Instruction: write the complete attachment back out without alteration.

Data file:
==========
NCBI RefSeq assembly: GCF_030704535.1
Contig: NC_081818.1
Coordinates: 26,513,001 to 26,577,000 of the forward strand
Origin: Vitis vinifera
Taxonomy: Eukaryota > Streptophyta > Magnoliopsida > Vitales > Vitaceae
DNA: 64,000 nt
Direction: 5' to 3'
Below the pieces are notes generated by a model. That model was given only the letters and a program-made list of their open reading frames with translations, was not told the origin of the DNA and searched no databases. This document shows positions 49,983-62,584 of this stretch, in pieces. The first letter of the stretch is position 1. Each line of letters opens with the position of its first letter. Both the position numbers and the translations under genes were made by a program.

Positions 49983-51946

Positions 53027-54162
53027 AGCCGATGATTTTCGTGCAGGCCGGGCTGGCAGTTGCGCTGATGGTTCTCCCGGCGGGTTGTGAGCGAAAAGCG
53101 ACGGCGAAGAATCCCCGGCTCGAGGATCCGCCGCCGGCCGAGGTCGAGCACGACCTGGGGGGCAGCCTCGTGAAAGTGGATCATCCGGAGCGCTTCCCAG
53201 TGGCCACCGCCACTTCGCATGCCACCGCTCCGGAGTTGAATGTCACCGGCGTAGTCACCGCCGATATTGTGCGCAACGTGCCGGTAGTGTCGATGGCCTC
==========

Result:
NCBI RefSeq assembly: GCF_030704535.1
Contig: NC_081818.1
Coordinates: 26,513,001 to 26,577,000 of the forward strand
Origin: Vitis vinifera
Taxonomy: Eukaryota > Streptophyta > Magnoliopsida > Vitales > Vitaceae
DNA: 64,000 nt
Direction: 5' to 3'
Below the pieces are notes generated by a model. That model was given only the letters and a program-made list of their open reading frames with translations, was not told the origin of the DNA and searched no databases. This document shows positions 49,983-62,584 of this stretch, in pieces. The first letter of the stretch is position 1. Each line of letters opens with the position of its first letter. Both the position numbers and the translations under genes were made by a program.

Positions 49983-51946

Positions 53027-54162
53027 AGCCGATGATTTTCGTGCAGGCCGGGCTGGCAGTTGCGCTGATGGTTCTCCCGGCGGGTTGTGAGCGAAAAGCG
53101 ACGGCGAAGAATCCCCGGCTCGAGGATCCGCCGCCGGCCGAGGTCGAGCACGACCTGGGGGGCAGCCTCGTGAAAGTGGATCATCCGGAGCGCTTCCCAG
53201 TGGCCACCGCCACTTCGCATGCCACCGCTCCGGAGTTGAATGTCACCGGCGTAGTCACCGCCGATATTGTGCGCAACGTGCCGGTAGTGTCGATGGCCTC